We also have our grain grinder there - there's no piece of equipment I'd recommend buying more. Whole wheat stores forever, is cheap and bread is infinitely various. I actually have several - I picked up a couple of cheap corona mills (the cheapest model, mostly made for grinding corn) one of which I use for rice dehulling, another for grinding nut butters and coarse cornmeal. But the one we use every day is Lehman's Best, and is terrific. I've never seen one at a yard sale, although occasionally a good deal shows up on ebay. But they are worth paying full ($150-200) price for, or asking for it for a gift (very kind MIL gave it to me for my 30th birthday, although I don't think she quite appreciated how glad I was to have it - she thinks we're nuts.) We grind wheat for our bread, and for the bread of our 20 customer families by hand. It is great exercise, and the bread tastes so good. We also malt barley and grind that, which adds a sweetness and lightness. If you haven't read Sally Fallons Nourishing Traditions definitely do so - sprouted grain breads, lactofermentation, etc... are a big part of our diet.
We try very hard to eat from our storage - in part because I believe it is a healthy way to eat, in part because we like it, in part because it is cheaper, and also because it will make the transition less painful. Thats not to say that we don't eat citrus and spices, etc... but we do try to mostly eat locally and a sustainable diet. So the food in our storage is only slightly different than the food in our kitchen for dinner. We eat a lot of beans, a little home-raised meat (mostly chicken, although we trade eggs for milk and beef as well), sweeten mostly with honey, make grains primary in our diet, and eat a lot of meals in the asian style. So we have on our shelves lots of grains, lots of beans, lots of sauces and spices, very little meat and fish, and lots of vegetables. If that doesn't sound appetizing, all I can say is that no one every turns down an invitation to dinner at my house.
The next part of our food storage is the downstairs guest room closet. Grandma is none to pleased with this, since she thinks guests should have more than 6 inches of room to hang their clothes, but she deals. That closet is devoted to storing two categories of things - diapering materials and canning materials. My extra canners (I have two pressure and two water bath - all acquired at yard sales for less than $5), canning jars (I have about 600 - and I never pay more than $3 per box), along with lots of lids, parafin (yeah, I know it isnt recommended), rings, and pickling salt. Canning isn't necessarily the least energy intensive or most sustainable method, but it is an essential element of our food storage now and through the transitional period, when having complete foods with all their water intact may be essential if we ever have a real emergency. The investment in canning materials has been small, compared to the return - I'm not sure I'd recommend it if you had to buy everything new, but if you check out yard sales, canners and canning jars are generally in good supply. This means that most of the canned soups, broths, pickles, jams. vegetables, beans, etc... come from our garden, without pesticides, and are processed fresh.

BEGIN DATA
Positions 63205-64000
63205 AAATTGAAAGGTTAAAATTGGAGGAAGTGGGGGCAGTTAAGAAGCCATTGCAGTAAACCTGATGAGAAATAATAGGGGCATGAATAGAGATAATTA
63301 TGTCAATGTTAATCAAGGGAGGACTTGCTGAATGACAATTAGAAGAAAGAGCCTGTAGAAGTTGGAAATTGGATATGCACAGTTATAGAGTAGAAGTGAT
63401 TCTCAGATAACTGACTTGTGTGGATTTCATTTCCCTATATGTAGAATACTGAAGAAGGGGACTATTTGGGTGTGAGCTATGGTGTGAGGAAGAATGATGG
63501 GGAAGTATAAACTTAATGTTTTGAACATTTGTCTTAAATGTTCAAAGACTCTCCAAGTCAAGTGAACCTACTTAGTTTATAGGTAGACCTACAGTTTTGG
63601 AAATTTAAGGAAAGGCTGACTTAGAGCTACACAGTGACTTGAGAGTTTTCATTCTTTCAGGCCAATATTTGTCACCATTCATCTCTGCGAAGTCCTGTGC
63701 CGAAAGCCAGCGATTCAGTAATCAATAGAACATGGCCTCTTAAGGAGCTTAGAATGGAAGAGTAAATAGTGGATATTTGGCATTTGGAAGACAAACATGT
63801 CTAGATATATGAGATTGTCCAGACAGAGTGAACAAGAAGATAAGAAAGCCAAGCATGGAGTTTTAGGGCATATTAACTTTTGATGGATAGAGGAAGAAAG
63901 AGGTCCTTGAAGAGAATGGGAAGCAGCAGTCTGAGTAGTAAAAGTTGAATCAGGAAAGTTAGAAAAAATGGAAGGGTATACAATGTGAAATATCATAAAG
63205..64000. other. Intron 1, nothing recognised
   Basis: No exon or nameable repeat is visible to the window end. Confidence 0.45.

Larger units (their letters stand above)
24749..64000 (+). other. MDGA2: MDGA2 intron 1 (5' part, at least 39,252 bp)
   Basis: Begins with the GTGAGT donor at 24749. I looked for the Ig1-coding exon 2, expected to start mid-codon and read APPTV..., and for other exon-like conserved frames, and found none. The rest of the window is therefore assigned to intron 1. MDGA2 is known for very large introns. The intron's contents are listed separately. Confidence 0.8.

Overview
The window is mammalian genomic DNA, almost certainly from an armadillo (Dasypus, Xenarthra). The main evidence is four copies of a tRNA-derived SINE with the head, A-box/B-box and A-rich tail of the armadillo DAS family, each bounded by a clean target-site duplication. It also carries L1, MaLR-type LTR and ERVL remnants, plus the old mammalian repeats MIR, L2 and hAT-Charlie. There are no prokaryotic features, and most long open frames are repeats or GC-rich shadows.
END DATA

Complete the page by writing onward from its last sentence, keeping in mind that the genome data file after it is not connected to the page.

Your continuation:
Also in that closet are diapers. My oldest son is autistic, and at 4 1/2 not entirely potty trained. My middle son, at 2 1/2 is also not fully trained, and my youngest is only 10 months old. We cloth diaper, but we make a point of storing several hundred plastic diapers for each child, in case we are unable to wash, or have water restrictions. Since our well is electrically powered, although we have non-electric backups, we'll probably begrudge every drop of water we have to haul - so they'll be well worth the landfill costs.
Under the guest room bed (thankfully Grandma hasn't noticed yet) is space for 14 5 gallon buckets of beans and grains. We have the same under our bed. All told (in various locations), we have at present 500lbs of wheat, 500 lbs whole rice, 200lbs white rice, 50lbs brown rice, 500 lbs beans of various sort (we grew about 1/2 of them), 100lbs lentils, 200 lbs soybeans, 150 lbs barley, 600 lbs oatmeal, and various smaller amounts of grains and beans. We buy them cheaply in bulk from a food coop, and move them into containers in the kitchen as needed. All are stored with easy removal lids and oxygen removers. Fortunately our house has strong floors. The nice thing is that it keeps mess out from under the beds - theres no room.
Going upstairs, we've converted one of the closets in our bedroom to food storage. In there are most of the canned goods, tinned and home-canned meats and soups, the pasta, extra beans and rice, sauces and seasonings (I buy spices in bulk from penzeys.com), 150 lbs of sugar (should be more), 100 lbs of salt (ibid) (all bought in bulk), as well as things we just happen to like. We store vegetarian oyster sauce, sambal olek, korean pepper paste, hot bean paste, etc... for asian cooking. We store Tang and Vit. C koolaid for vitamin C for the kids, pickles (for appetite enhancement), shortening (disgusting, but lasts forever), Canned and dehydrated tomatoes (from our garden), hot sauce (by the gallon), and lots more, which I'll pick up next time.